Further devastating evidence of the toll that onshore wind turbines take on local eagle populations has emerged in Tasmania. The local Wedge-tailed eagle is thought to be down to just 1,000 individuals, but over the last 12 years at least 270 birds have been killed or injured in the vicinity of wind farms. According to a recent paper in Australian Field Ornithology, a further 49 vulnerable White-bellied sea eagles have also been killed in this period.
The scale of depredation is shocking but it could be much worse than reported. According to author Gregory Pullen, information about eagle deaths is not readily available, “nor readily made available”. His calculations arise from a number of primary sources including annual reports. He suggests that unrecorded casualties are higher since most are recorded anecdotally and are not the result of systematic survey. The Tasmanian sub-species of the Wedge-tailed eagle is listed as endangered under both federal and state threatened species legislation.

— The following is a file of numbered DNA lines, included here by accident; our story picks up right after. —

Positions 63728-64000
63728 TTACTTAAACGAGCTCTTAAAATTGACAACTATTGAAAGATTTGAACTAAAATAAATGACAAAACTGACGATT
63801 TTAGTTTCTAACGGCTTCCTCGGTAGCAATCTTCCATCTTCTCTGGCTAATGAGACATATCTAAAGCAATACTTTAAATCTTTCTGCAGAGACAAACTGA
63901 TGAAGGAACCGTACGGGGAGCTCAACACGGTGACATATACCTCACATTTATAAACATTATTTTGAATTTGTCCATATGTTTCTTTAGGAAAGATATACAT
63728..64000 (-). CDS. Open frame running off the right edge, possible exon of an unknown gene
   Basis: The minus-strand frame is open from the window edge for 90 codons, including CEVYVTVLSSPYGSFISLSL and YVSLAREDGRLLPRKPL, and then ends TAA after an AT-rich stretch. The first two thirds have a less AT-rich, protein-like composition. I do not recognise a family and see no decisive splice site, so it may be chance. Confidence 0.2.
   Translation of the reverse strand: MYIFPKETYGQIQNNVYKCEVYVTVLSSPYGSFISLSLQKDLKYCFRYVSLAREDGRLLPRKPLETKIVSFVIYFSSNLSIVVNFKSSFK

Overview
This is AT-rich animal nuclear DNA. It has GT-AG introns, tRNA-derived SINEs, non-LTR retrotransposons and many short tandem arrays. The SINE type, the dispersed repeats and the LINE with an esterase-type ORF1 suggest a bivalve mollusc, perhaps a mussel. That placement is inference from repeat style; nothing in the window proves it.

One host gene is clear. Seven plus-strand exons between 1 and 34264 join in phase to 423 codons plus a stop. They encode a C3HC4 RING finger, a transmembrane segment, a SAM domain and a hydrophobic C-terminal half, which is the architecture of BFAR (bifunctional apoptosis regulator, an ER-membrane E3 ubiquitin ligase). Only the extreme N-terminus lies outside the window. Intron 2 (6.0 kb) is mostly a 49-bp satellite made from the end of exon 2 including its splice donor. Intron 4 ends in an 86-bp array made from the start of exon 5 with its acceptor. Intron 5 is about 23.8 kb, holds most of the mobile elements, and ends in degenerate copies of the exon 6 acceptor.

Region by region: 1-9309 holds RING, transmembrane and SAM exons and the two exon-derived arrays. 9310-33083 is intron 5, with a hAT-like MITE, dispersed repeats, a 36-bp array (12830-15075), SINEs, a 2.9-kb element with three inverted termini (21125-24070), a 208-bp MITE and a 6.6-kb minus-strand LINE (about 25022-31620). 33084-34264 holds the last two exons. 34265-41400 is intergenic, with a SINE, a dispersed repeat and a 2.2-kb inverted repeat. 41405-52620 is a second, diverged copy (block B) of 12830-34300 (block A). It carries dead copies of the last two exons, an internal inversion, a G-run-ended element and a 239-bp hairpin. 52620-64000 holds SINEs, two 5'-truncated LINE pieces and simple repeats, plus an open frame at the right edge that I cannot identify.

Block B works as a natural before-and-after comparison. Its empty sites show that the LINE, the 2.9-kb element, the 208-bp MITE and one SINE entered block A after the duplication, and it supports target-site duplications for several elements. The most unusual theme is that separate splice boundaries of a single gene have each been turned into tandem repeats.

Large birds of prey such as eagles are at particular risk from giant wind turbine blades revolving at speed since they rely on air currents for sustained flight. The Daily Sceptic has covered this developing story, noting that few activists, bird conservation groups and writers seem able to rouse themselves to complain when the natural flight path of raptors stands in the way of green progress. The Australian climate journalist Jo Nova has stood out from the unquestioning crowd, noting that in Tasmania the greens are destroying nature – again. “It’s not about the environment is it,” she said. She went on to add that there are plans to build up to 10 wind turbine parks across Tasmania – “and if one tower misses, the next will get them”.